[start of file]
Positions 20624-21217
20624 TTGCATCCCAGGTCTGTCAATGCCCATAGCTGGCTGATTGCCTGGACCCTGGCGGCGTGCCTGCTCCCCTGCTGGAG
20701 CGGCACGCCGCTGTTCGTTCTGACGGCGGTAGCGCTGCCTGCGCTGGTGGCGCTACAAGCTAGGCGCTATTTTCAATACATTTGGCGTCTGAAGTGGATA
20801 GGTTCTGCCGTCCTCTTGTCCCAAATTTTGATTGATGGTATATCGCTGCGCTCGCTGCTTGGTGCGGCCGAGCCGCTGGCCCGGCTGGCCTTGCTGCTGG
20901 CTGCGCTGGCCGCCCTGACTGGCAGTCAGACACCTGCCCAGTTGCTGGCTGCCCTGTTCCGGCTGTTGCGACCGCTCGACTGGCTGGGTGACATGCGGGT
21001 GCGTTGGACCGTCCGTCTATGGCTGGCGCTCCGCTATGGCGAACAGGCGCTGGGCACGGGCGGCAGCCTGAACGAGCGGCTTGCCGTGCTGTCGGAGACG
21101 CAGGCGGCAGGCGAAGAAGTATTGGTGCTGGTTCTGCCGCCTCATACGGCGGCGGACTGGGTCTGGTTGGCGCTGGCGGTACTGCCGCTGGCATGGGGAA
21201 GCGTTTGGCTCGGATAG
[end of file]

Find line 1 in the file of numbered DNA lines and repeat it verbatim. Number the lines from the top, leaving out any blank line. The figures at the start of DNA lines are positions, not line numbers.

Positions 20624-21217